Holding a mirror to ideas such as the evil eye, gentrification, and the Istanbul gentleman, Murat Bulut Aysan makes us question the cultural codes of the city. He gives his view on an ancient metropolis that is changing before our eyes.
Perhaps nobody understands Istanbul better than an artist. The cityscape is inextricably linked with art, from the grand scale of mosques to independent artisans working in tiny shops. And perhaps no artist understands it better than one who focuses on the private codes and public identities of the city. Murat Bulut Aysan’s work examines precisely these subjects, casting an ironic eye on the social traits of the city. Aysan is also a co-founder of the London art collective DA!, famous for squatting in several multi-million-pound properties in the English capital.
If gentrification is a heated topic in London, it is even more so in Istanbul. As an artist who has paid attention to Istanbul’s urban change for 30 years, Aysan has strong opinions on the subject. “Istanbul is changing on the one hand, but deep down there are some things that really don’t change at all,” he told The Guide Istanbul. “This contrast is what lends itself to the description ‘dynamic.’ But a lot of the change in Istanbul is very superficial. You could call it PR, or spin.” Under the economic boom that has expanded the city, Aysan sees certain qualities that have not changed for centuries. “A lot of the tribal culture in the background of Turkish people and the influence of Middle Eastern and Mediterranean culture, these things don’t change overnight,” he says. “And going even farther back than that, there is the expression ‘it’s very Byzantine,’ which explains the complexity of this city.”
The artist currently lives in Galata, a neighborhood that used to be a no-go area for tourists but is now filled with up-market cafes, bars, galleries, and shops. His photo series “We’re beautifying Galata!” shows residents wearing a Justin Bieber mask, a humorous contrast that questions whether urban beautification is possible or desirable. “The idea now is to make Galata beautiful, but apparently 100 years ago it was a lot prettier. You can only imagine what it was like when it was Genovese,” he says. “They’re beautifying Galata and using all these slick images, but behind the Justin Bieber mask is the same guy. Maybe the people I photographed don’t even live here anymore. I’m pretty sure one of the places in that series has turned into a coffee shop.”
The Karaköy neighborhood near Galata used to have a similarly low-life reputation, while it is now full of trendy bars and cafés. As well as displacing older residents, Aysan believes this change segregates people whose lifestyles and worldviews differ. “Because of restrictions on alcohol licenses, a set zone has been created for bars in Beyoğlu instead of spreading them more evenly throughout the city,” he says. “So this is more a case of constructing identities – one kind of person goes to this neighborhood, but you don’t see other kinds of people and they don’t see you.”
Part of this rapid urban change is cultural, Aysan argues, linking it to the Turkey’s level of development compared with neighboring Europe. “In Istanbul there’s an insatiable desire for novelty. Even if something’s really good, there isn’t a sense of permanence to anything – not even friendships or relationships,” he says. “In developing countries there is a short-term life strategy, meaning the idea is to quickly get a result. When there are millions of people in a city with that mentality, you can see what happens. That’s why the work is always sloppy, nothing is ever done on time, and you’re always hustling.”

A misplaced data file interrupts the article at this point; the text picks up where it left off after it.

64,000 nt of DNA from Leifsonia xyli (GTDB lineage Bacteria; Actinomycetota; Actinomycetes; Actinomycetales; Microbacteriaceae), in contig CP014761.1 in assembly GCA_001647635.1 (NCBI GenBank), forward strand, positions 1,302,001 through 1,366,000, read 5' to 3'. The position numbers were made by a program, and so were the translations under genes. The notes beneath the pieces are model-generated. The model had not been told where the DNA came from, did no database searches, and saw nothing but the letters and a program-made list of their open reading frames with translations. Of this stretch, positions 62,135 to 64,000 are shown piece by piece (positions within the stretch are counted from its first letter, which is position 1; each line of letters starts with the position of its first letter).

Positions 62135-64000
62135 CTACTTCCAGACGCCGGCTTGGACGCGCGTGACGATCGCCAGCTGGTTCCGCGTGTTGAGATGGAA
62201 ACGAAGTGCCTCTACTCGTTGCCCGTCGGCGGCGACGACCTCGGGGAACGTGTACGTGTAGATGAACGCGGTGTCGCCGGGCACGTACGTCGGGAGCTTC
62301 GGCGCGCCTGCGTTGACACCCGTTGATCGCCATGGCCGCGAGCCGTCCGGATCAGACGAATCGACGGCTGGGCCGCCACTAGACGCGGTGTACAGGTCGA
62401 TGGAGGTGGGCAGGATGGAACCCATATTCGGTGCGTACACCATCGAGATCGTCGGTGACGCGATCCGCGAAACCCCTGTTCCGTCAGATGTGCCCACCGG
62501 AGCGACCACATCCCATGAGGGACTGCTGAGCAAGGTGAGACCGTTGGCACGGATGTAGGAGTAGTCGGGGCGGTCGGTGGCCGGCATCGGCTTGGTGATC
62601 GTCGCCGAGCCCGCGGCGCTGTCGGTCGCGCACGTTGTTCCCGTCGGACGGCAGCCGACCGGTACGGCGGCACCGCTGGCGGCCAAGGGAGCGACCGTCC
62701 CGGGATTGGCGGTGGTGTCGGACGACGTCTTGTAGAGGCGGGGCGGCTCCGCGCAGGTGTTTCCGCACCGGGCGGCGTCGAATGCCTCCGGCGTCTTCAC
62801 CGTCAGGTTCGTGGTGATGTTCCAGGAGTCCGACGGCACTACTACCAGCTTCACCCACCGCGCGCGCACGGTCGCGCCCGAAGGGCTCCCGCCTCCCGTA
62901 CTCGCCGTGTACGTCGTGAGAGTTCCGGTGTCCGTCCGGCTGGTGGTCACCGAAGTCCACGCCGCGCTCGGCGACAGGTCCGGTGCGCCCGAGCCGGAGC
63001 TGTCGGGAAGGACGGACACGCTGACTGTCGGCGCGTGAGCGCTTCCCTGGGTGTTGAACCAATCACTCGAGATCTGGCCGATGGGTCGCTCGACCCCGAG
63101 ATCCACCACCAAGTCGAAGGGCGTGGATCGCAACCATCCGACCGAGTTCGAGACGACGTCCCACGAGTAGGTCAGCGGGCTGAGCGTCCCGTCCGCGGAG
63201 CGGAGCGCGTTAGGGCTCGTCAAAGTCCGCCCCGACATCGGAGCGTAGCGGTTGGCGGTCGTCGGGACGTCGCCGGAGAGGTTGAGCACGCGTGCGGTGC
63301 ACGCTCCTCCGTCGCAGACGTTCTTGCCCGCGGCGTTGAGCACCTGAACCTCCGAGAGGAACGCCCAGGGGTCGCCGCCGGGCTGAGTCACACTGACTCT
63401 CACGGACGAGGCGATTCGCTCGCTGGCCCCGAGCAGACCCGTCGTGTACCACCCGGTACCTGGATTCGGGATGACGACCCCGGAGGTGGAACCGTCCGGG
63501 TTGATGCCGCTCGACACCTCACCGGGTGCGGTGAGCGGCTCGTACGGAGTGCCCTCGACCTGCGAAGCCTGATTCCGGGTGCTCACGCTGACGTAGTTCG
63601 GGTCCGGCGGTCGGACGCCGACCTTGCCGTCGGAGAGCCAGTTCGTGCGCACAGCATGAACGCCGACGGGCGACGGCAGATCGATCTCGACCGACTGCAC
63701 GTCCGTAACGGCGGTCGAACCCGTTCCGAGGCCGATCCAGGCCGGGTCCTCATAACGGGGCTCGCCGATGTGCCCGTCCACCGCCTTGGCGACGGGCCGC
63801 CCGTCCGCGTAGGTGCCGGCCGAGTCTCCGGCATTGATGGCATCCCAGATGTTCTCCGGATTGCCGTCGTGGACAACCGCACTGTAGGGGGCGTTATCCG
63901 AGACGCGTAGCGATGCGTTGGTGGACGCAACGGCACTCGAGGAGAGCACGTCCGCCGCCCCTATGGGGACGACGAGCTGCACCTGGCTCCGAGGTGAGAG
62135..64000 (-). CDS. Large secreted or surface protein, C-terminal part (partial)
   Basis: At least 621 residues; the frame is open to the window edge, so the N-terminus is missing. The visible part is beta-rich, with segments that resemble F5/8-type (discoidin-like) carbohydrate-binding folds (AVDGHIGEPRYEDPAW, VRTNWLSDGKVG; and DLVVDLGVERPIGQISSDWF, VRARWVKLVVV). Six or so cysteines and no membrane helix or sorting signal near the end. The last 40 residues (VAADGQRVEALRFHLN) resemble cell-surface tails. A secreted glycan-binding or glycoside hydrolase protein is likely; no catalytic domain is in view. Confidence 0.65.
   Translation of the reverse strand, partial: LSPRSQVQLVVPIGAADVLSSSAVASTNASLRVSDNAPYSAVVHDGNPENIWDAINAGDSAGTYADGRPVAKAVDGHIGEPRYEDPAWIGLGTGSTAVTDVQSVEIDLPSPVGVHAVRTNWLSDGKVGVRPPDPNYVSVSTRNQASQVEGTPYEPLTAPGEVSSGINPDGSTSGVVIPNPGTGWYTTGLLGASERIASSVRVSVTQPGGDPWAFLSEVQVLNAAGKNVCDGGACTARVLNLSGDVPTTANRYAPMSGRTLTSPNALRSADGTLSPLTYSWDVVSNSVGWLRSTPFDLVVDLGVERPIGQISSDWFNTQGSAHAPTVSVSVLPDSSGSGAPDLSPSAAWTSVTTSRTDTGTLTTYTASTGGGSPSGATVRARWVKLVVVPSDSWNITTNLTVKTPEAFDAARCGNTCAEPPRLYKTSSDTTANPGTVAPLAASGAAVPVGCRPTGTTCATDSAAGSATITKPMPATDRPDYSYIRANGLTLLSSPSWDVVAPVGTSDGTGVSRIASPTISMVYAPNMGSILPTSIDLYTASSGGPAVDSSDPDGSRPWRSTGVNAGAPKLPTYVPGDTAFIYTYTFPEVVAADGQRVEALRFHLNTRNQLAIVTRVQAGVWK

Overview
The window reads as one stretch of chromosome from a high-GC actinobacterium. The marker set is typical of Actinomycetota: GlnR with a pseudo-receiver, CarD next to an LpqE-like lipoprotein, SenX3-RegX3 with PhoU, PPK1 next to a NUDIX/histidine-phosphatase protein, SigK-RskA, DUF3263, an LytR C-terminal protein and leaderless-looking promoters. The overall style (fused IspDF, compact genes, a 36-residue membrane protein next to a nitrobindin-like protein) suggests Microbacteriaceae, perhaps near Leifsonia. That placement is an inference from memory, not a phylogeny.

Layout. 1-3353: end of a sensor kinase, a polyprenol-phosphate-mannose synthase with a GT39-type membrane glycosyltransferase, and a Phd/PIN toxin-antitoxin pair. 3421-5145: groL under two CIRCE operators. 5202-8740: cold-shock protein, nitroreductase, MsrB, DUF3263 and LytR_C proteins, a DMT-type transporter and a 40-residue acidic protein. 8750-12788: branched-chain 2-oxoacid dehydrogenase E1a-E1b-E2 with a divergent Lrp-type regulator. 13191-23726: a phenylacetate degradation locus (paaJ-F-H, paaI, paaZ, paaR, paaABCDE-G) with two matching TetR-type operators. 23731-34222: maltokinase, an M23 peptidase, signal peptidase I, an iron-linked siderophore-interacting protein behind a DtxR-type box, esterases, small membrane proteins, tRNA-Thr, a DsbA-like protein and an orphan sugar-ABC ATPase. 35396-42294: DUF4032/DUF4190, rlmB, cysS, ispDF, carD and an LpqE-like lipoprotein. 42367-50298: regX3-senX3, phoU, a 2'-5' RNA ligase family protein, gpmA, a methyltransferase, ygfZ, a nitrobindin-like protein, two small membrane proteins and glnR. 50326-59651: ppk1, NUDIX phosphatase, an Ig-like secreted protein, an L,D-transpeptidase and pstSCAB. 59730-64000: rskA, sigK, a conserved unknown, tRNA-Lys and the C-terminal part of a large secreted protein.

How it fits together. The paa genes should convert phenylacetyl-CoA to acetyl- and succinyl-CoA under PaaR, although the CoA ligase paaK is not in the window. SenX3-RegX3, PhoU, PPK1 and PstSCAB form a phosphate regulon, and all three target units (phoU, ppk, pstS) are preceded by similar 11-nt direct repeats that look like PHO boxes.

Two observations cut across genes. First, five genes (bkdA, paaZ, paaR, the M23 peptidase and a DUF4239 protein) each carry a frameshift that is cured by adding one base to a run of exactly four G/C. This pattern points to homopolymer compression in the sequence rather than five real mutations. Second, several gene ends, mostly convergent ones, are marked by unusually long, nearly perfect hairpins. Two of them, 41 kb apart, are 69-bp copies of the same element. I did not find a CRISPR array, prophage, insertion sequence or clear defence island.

Aysan has also cast his ironic eye on that most familiar souvenir, the nazar boncuğu or evil-eye bead. Aysan’s Nazar series blends science and superstition in the form of pills colored with the evil eye motif. “The irony is that when you package it like this, the word ‘nazar’ does sound like a generic drug name. For someone in the West the nazar pills might seem like a real medicine. For someone in the East, it’s their own beliefs taken to the next level,” Aysan explains. “Friends tell me I should have the pills manufactured and I’d become incredibly rich. It would just be sugar pills as a placebo, but if people feel better hanging a nazar bead on their walls then they might feel just as good taking a nazar pill.”
His latest project investigates the shady character of the “Istanbul gentleman.” This mythical man is an archetype who was never born and never dies. “I would ask a taxi driver or people working in shops, ‘Have you seen the Istanbul gentleman?’ They give the answer immediately, straight from the heart,” says Aysan. “I think everyone has the same initial idea: the Istanbul gentleman is a posh, educated guy. He’s warm, cultured, and has a certain way of talking. But it’s from another era – this guy wears a top hat and carries a cane.” The changes to the city over the last 30 years have altered this character to the extent that he is now “the last Istanbul gentleman.”
Only time will tell whether this mysterious character sinks into the past, or walks into the future with a different set of refinements. As the artist explains, “The idea that he’s the last Istanbul gentleman is more to do with now. They feel that the city is so crowded, and there are so many vulgar people, that when they see this character they say, ‘He’s the last Istanbul gentleman.’”
See examples of Aysan’s work at www.muratbulutaysan.com